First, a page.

Writing an Effective Business Case

Writing an Effective Business Case

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A business case capture is an important component of project management and one that is often overlooked. A business case is simply a description of the project, its objective, and the activities that need to be undertaken in order to meet that objective. It may be presented as a concise written document, or can also be presented in the more traditional form of an oral presentation or discussion. Either way, a business case is an extremely valuable tool for any business manager or executive because it provides not only a high level overview of the project, but also the reasons for undertaking it.

A good business case has several components. The first is the executive summary, which includes the mission, purpose, and identified risks. This section should be a clear and concise statement of the key facts that make up the project. Other sections included in an executive summary are: a detailed list of all stakeholders, the schedule of activities, the budget, and other important information.

Another element of a business case is the benefits analysis. This section lists the anticipated benefits that will arise from the proposed actions. These benefits should be carefully analyzed to ensure that they provide a good return on investment. A good business case will also address any known threats or obstacles that may impact the success of the project.

The sensitivity analysis is typically included after the benefits analysis. In this section, the project sponsor will need to identify and note the stakeholders that are most affected by the project. Identifying these individuals ensures that the project definition will be consistent with their needs and the needs of their organization.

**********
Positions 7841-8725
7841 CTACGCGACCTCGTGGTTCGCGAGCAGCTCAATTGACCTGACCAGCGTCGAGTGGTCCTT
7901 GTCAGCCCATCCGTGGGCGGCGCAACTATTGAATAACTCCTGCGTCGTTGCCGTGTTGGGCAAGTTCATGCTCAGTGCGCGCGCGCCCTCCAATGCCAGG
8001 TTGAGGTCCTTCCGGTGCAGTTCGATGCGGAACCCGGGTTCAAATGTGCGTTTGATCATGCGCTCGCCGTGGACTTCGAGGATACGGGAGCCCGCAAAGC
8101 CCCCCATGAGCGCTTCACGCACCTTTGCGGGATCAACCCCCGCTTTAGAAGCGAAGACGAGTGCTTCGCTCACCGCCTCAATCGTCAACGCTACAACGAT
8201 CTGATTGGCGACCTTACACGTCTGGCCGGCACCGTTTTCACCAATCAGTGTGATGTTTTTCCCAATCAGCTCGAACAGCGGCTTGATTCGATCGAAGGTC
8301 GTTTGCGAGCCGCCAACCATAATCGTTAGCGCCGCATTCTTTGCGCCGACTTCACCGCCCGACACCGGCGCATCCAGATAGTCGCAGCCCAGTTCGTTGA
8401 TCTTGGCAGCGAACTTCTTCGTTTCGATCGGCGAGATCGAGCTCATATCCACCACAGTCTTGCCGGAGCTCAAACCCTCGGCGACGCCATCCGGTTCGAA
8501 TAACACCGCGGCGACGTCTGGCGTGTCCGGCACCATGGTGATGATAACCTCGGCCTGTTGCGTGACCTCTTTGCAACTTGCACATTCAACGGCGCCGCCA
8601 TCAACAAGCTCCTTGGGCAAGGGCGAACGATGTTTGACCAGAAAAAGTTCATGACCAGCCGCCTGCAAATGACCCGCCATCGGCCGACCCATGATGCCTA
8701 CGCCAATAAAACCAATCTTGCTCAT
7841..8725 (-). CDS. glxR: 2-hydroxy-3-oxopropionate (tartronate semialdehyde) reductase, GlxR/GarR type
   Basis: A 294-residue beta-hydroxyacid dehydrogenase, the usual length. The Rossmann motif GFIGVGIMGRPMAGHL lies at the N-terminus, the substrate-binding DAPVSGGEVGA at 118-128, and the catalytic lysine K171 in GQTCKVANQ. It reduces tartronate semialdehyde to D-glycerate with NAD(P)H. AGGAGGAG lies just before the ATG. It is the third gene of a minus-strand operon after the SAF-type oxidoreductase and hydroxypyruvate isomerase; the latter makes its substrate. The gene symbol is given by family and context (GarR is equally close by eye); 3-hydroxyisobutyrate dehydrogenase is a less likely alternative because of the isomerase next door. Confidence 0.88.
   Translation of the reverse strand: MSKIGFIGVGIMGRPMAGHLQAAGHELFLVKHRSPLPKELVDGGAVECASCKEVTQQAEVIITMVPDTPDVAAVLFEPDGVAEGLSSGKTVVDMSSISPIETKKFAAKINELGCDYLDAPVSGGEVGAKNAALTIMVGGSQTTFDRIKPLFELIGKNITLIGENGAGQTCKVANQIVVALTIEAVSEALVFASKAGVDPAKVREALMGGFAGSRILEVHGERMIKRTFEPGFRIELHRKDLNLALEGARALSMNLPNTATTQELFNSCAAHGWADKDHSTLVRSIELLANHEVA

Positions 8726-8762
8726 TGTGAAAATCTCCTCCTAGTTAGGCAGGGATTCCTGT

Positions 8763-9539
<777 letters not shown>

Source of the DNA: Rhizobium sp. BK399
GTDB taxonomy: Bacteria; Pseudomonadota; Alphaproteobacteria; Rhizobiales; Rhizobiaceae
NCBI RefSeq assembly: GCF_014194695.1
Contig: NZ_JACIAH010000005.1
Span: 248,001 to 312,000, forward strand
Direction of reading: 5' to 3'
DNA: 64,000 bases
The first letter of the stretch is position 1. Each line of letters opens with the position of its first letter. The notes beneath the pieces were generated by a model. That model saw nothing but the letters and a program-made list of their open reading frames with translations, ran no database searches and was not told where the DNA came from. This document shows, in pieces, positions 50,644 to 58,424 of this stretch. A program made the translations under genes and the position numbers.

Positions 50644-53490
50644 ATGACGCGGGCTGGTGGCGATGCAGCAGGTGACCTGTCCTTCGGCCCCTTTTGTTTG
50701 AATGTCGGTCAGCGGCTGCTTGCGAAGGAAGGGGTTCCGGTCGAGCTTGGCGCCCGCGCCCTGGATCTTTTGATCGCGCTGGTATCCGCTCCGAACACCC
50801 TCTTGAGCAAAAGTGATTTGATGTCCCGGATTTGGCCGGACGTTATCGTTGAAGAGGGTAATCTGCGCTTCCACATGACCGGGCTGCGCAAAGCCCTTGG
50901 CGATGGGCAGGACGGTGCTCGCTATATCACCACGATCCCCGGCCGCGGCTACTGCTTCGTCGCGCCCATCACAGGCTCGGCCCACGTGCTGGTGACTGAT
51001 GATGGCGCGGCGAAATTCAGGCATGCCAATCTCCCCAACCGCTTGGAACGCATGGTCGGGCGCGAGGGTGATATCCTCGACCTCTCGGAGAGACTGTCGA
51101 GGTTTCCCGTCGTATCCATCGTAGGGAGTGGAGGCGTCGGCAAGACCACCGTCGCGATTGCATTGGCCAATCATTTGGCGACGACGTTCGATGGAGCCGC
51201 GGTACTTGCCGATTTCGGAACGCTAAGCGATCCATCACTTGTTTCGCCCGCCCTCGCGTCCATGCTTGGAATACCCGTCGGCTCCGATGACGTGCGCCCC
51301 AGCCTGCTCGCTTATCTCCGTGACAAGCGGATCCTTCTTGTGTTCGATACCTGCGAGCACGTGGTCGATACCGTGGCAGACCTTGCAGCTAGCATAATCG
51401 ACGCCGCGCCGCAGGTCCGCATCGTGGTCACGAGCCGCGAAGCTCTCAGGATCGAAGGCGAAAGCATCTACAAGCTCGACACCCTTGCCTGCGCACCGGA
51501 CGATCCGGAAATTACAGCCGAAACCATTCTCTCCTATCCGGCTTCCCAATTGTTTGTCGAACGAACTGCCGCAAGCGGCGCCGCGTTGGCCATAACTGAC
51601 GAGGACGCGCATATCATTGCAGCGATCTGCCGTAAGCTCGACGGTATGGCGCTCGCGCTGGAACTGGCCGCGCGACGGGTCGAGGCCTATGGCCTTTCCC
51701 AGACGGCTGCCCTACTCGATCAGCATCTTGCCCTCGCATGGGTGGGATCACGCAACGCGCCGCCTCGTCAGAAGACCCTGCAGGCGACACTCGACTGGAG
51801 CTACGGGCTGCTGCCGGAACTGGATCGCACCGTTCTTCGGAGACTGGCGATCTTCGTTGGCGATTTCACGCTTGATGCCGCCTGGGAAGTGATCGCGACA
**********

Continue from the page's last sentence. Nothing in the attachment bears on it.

Finally, the long-term and short-term activities required by the project are listed. The purpose of this section is to identify the desired outcomes, as well as the time lines for reaching them. For example, a business case will address how long it will take to complete a specific action, whether it will involve an incremental cost or savings, and if there will be an effect on a long-term business structure. This section is useful because it can guide decision makers in determining what actions to take and when to take them. However, it should be noted that this section must be coupled with the above-mentioned section on the business case to make sure that all stakeholders are being addressed and that all necessary risk assessments have been made.

The final section of an effective business case addresses the identified risks. In this section, you will need to identify the key stakeholders, identify the expected impacts, and identify the mitigation strategies that should be put in place to manage these risks. The best business case will contain both an executive summary and a body assessment to discuss issues that can be resolved with the help of appropriate mitigation strategies. The summary will serve as a call for action and is the first step in any formal documentation and will be reviewed by key stakeholders. The body assessment will verify that the business case has captured all key stakeholders’ needs, and is able to provide a detailed assessment of the mitigation strategy. Both assessments will be used to determine if the business case is still relevant at a certain point in the future.

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